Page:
Check out the official video for ‘Time Machine’ now. In the words of Rainn Wilson, “the best 2 & 1/2 minutes you’ll ever spend”.
Before Taylor Swift accepted her Billboard Woman on the Year honor, she had a different honor to watch: Her friend Ingrid Michaelson performing Swift’s 1989 song “Clean.”
Ingrid says she aimed to capture the song’s carpe diem spirit by helping fans overcome their deepest fears. “It’s a song celebrating life. It’s about overcoming any darkness in your heart and choosing to live in the present.”
This achievement merely crowned the considerable success Ingrid had already earned with her previous compositions: beautiful, idiosyncratic songs that have been prominently featured in popular films, television and on regular rotation in commercials. Her DIY approach to making music — composing her own songs, co-releasing albums on her Cabin 24 imprint, building an organic following through music-licensing, and back in her MySpace days (where she was discovered in 2006), promoting herself — was a slam-dunk. Now, it had evolved into a well-oiled machine, The New York Times even weighed in, declaring her songwriting “smart,” her tunes “irresistible” and her live show “seamless.”
Then, says Ingrid, “Everything just came to a screeching halt.” While helping out seriously ill relatives, her dog died. Soon after, Ingrid herself fell sick with serious stomach issues. “My whole throat was on fire for a few months. I had to stop writing,” she says, of the time between April and August 2013. “I was so ill, I couldn’t sing.” After seeing countless doctors — “like, three a day” at its worst — she got better and was able to resume writing Lights Out. For someone associated with crafting sunny tunes about escapism, a creative detour into dusk seemed almost inevitable.
Technically, Lights Out refers to the two words uttered on Ingrid’s tour bus when everyone’s ready to call it a night. But given recent developments, it’s become a metaphor for contemplating mortality and letting go — themes more thoughtful than they are dark. The album builds into intensity, but is anchored by the swelling pop-affirmation “Time Machine” and the sweetly buoyant “Girls Chase Boys,” which fits squarely into her existing catalog. “We thought of that song as the bridge for people. I’m still respecting what people want, but showing them what I can do,” she explains, adding: “Some of the songs, like ‘Over You,’ are written to sound like relationship-y songs, but they’re not.”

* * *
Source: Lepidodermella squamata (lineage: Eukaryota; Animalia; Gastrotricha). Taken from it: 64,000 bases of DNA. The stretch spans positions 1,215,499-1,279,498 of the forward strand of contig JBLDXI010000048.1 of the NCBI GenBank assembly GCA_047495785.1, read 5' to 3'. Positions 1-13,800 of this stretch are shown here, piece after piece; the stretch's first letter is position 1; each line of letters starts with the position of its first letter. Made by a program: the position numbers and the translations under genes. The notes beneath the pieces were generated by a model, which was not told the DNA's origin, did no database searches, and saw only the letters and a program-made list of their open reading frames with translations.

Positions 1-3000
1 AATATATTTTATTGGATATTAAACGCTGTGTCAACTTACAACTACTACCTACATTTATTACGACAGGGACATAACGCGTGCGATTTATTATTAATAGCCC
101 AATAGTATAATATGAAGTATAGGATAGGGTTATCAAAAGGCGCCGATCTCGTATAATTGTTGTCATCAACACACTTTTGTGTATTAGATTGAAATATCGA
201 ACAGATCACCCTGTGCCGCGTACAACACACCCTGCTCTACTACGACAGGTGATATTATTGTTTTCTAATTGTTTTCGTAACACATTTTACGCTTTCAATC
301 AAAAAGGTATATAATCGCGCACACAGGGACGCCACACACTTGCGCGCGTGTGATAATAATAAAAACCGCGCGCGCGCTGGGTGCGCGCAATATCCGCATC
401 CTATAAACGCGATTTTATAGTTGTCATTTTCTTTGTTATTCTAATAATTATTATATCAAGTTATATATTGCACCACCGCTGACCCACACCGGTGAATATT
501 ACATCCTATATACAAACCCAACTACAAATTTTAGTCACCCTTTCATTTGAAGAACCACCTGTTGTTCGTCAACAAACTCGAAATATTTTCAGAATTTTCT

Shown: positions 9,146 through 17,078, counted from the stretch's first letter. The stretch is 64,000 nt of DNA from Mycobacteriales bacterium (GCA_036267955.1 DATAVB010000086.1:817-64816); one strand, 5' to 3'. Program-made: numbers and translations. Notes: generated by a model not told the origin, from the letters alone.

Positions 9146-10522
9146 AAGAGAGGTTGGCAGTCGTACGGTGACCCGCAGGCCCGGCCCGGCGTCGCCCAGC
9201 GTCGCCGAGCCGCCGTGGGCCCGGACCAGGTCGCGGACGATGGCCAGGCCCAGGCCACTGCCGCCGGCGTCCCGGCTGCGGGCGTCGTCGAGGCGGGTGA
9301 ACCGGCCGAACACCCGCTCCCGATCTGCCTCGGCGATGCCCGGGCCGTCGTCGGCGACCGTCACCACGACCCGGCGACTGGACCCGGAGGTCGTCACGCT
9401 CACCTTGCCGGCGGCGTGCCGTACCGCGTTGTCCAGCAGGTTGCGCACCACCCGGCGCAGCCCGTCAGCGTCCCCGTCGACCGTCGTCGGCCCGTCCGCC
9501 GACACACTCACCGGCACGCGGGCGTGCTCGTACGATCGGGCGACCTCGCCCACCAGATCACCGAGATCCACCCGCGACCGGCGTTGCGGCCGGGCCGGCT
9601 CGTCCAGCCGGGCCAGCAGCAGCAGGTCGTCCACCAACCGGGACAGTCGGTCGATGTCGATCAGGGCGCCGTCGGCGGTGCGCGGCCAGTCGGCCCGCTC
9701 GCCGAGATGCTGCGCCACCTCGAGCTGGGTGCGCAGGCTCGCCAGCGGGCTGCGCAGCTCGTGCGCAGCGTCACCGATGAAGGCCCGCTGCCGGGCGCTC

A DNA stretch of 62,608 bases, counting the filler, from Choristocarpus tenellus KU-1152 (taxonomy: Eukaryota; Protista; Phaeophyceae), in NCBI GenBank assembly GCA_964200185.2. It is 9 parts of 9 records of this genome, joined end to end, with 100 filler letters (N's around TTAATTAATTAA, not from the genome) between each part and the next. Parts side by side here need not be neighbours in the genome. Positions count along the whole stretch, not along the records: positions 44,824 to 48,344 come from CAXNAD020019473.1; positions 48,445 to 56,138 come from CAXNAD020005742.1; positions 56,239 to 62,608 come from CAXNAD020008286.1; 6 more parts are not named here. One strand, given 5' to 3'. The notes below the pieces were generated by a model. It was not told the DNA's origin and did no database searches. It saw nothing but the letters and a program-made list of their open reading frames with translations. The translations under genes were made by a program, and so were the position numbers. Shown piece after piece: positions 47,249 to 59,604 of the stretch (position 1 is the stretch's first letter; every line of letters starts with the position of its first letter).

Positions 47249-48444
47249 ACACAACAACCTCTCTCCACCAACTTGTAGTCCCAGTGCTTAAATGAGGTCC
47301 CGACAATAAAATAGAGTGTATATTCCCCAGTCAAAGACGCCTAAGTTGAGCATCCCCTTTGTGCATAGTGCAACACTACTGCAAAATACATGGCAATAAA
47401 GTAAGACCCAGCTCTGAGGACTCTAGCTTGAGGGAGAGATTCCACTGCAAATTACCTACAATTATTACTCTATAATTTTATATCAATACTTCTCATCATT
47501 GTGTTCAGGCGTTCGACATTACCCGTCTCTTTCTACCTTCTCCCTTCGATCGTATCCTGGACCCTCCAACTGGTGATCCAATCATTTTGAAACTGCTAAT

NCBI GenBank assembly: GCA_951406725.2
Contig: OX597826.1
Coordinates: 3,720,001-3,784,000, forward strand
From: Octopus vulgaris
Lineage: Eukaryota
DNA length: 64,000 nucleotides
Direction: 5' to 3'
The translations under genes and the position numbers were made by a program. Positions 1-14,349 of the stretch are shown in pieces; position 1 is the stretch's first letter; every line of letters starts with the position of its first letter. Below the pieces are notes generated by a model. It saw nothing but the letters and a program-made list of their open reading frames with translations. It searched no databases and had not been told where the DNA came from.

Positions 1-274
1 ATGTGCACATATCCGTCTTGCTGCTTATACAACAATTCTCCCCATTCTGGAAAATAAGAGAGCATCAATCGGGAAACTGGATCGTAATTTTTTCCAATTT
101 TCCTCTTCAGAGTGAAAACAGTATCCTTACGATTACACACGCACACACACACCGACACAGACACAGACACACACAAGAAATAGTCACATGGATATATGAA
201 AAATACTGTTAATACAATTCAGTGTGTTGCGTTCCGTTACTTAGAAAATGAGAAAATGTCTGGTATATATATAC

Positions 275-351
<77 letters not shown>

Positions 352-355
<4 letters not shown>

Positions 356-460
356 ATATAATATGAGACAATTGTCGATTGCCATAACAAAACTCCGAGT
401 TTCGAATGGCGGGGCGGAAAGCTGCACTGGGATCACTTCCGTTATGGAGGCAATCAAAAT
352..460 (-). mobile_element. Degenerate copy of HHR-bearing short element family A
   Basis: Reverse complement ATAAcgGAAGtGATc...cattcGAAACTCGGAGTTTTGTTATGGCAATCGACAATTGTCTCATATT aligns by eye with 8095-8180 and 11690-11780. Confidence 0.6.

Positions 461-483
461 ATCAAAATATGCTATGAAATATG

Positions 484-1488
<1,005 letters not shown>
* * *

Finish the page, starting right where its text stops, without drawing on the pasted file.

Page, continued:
The ethereal “Handsome Hands” is arguably Lights Out’s most left-of-center offering. “The song is about death, but it’s also about the higher power,” she explains. “In moments of desperation, even the most non-religious people pray. When you’re pushed to your limits, you look for help from something other than yourself.” Similarly, “Wonderful Unknown” is a positive, if beguiling narrative about the fears and uncertainties of growing old with your spouse, which she delivers in a lower register. An after-effect of her illness? “I don’t think I’ve lost part of my voice,” she explains, “but my voice has somewhat changed.”
Perhaps more dauntingly, Lights Out also marks Ingrid’s entry into a brave new world of songwriting. Recorded in New York, Los Angeles, and Nashville, the album features six producers and ten co-writers, including singer-songwriters Katie Herzig, Mat Kearney, Trent Dabbs, as well as the very in-demand Busbee (Pink, Katy Perry, Lady Antebellum) and A Great Big World . “With every other record, I’ve always written all of the songs. I’ve worked with one producer. And we’ve stayed in one room,” she says. “I’ve been such a control freak about my songs! But if you can get with the right person, there are ideas you could never come up with. It totally opens doors.”
And with opportunity comes meaningful change. “It’s funny. It doesn’t even feel like I wrote ‘The Way I Am,’” Ingrid says of her platinum break-out single, recorded seven years ago. “It’s a memory.” She’ll continue to perform it live as she tours Lights Out — just stripped-down, recasting the flittering ditty into something weightier. “It feels like a little girl wrote that song. So much has happened to me since then.”